My sister and her family have been living in London for the past few years.  They had a great opportunity to try on the life of the ex-pat for three years through her husband’s work.  It has been a fantastic time for their family, and they have had many adventures, and enriching experiences.  But their oldest is a senior in high school, and they are looking at colleges back on this side of the Atlantic.  Like the rest of the US population, my sister and her husband are reeling with sticker shock from the price tags of college tuition.

But, they’ve figured out a pretty cool thing.  If they move back to Washington, D.C., instead of Bethesda (the difference of just a few miles), where they lived before London, their kids could be eligible for reduced tuition prices at public colleges and universities across the country, or private colleges in Washington, D.C.  

The DC College Access Act of 1999, also known as the D.C. Tuition Assistance Grant Program, provides tuition subsidies to D.C. residents to attend public colleges and universities throughout the nation and private colleges and universities in the D.C. metropolitan area. D.C. residents attending private, historically black colleges and universities in Virginia are also eligible for tuition subsidies.

According to the D.C. Office of the State Superintendent of Education, the “DCTAG expands higher education choices for District residents by providing grants of up to $10,000 toward the difference between in-state and out-of-state tuition at public four-year colleges and universities throughout the U.S., Guam and Puerto Rico. The grant also provides up to $2,500 per academic year toward tuition at private colleges in the Washington, D.C. Metropolitan area, private Historically Black Colleges and Universities (HBCUs) nationwide, and two-year colleges nationwide. DCTAG is neither need nor merit-based.”

There are just a few requirements:  1) students must currently live in D.C., and must have lived there for at least 12 months prior to their freshman year of college; 2) students must have graduated from high school (or received their GED) on or after January 1, 1998, and must have begun their freshman year of college within 3 years of graduating; 3) students must be enrolled at least half-time in an undergraduate degree or certificate program; and 4) students must not have already completed an undergraduate degree.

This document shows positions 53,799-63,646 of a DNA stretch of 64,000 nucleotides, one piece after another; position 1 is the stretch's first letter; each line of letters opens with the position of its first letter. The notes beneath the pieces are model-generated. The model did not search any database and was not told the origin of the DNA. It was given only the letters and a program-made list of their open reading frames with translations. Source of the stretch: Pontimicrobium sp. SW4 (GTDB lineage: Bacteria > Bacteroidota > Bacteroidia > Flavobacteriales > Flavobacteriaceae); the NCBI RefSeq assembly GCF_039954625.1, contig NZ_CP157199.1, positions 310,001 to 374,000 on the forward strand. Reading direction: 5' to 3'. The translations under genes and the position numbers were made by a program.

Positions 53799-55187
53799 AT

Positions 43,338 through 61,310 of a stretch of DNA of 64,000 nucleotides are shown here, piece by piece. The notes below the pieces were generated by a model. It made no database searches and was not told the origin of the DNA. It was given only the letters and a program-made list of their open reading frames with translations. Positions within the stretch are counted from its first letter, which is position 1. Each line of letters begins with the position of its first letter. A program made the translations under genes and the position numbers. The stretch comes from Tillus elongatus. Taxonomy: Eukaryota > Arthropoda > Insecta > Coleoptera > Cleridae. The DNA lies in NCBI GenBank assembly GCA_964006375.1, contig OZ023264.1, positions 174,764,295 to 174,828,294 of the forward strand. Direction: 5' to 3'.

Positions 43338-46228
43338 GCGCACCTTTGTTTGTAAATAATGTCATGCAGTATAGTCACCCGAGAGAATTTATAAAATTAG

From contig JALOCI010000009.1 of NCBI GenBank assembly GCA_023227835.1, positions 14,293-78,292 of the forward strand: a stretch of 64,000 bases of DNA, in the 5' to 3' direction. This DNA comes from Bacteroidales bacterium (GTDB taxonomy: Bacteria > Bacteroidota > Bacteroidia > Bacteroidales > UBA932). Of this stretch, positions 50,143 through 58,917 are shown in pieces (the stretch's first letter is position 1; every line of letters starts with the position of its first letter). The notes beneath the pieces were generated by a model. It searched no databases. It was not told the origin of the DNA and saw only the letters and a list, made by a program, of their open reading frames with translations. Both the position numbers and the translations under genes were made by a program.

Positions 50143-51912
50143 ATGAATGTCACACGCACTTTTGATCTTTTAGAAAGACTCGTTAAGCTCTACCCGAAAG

Now, this is not an option everyone can exercise.  But, if you live in D.C., this tuition assistance program can cover a big chunk of the cost of college at literally hundreds of colleges and universities across the country, including many prestigious names.   

For more information, contact the D.C. Tuition Assistance Grant Program office: 

• For D.C. residents: (202) 727-2824 

• For Toll Free: (877) 485-6751 

• TTY: (202) 727-1675 

• For information in Spanish call (202) 727-8450 

• Website: 

One reply on “College Tuition Breaks for D.C. Residents”

  1. Wow! What a great opportunity for a huge number of families in the gap between those who can afford anything and those who can afford nothing. If you can afford to move to DC before the child’s senior year, it seems a lock to fulfill the requirements. And some of the high schools in DC are not too shabby: St Albans was good enough for Chelsea Clinton, right? And Gonzaga is no slouch. Then, if you live in DC and attend high school in the nearby suburbs (which seems to fit), the possibilities are even wider. A bonus of $10K per year would offset a good bit of moving costs, no? Especially if there is more than one to put through college. The only thing this program seems to lack is publicity. Do we think that more than fifteen residents of the District, with children in public high schools, know about this? Is there any funding in the budget for outreach? Or is this an opportunity for some politician to say in the future, “But see we offered this aid, and no one used it. They just don’t care enough.” And don’t think for a minute that no one would do that. You know better.

Comments are closed.